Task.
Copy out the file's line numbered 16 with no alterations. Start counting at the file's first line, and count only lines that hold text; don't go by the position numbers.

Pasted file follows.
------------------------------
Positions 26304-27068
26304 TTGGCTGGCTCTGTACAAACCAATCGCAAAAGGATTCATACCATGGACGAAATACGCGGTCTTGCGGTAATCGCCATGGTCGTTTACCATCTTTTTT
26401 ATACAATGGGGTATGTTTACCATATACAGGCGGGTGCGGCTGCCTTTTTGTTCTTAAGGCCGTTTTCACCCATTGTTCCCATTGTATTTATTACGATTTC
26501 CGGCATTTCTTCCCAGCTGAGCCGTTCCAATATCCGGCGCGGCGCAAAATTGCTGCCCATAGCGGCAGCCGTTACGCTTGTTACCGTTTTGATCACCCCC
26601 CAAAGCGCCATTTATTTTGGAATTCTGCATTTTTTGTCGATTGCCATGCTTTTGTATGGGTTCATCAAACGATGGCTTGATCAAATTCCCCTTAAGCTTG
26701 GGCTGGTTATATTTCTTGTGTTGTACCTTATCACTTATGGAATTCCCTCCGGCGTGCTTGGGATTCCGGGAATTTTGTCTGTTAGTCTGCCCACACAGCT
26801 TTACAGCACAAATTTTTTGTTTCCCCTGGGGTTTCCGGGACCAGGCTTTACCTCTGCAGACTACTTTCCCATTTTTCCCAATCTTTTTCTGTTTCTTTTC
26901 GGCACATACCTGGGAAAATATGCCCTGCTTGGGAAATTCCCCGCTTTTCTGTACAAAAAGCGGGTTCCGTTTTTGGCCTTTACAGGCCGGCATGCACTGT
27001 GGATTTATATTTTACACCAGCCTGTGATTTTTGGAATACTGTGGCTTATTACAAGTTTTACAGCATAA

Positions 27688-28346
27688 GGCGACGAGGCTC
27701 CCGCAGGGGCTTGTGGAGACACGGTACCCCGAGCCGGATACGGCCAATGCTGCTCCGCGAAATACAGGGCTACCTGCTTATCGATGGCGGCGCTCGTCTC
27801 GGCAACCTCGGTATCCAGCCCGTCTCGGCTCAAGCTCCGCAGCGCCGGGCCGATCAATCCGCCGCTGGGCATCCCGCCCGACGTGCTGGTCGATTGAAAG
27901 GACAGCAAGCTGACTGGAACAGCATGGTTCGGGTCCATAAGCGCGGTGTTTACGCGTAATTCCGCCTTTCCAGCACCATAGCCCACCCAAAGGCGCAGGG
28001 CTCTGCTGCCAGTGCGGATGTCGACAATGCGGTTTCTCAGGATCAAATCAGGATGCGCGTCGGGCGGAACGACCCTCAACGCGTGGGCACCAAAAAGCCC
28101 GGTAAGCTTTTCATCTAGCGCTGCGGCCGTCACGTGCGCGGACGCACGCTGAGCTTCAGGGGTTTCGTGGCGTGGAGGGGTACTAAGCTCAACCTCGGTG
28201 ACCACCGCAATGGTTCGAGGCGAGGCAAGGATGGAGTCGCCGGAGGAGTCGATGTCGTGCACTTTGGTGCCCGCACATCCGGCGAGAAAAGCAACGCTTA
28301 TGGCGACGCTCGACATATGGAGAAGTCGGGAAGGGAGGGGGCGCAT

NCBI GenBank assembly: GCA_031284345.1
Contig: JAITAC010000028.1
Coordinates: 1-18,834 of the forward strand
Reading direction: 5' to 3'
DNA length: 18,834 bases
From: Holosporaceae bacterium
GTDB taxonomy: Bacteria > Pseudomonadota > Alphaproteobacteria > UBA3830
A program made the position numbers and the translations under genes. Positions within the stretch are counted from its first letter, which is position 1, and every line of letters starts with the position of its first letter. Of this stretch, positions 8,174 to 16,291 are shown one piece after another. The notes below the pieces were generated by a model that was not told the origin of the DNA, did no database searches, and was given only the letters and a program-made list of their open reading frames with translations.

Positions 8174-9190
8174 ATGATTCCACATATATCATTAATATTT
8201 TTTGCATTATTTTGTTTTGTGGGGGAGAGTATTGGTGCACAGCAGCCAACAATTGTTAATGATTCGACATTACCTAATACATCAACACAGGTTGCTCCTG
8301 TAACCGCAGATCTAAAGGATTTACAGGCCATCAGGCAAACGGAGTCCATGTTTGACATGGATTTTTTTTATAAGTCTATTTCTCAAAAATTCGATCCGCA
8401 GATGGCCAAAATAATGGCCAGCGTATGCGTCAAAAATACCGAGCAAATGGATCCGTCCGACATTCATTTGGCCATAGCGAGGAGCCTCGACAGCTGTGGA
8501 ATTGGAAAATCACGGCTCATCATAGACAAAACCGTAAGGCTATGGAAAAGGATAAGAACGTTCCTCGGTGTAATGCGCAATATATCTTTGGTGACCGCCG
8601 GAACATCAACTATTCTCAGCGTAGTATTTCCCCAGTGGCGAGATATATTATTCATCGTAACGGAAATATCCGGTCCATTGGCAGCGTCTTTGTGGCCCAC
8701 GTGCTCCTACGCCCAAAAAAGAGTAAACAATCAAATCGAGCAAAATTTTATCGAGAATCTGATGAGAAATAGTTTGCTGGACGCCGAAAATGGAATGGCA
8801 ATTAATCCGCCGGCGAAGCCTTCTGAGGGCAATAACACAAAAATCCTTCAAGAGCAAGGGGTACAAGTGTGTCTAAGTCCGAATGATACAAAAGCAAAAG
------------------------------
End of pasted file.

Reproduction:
28101 GGTAAGCTTTTCATCTAGCGCTGCGGCCGTCACGTGCGCGGACGCACGCTGAGCTTCAGGGGTTTCGTGGCGTGGAGGGGTACTAAGCTCAACCTCGGTG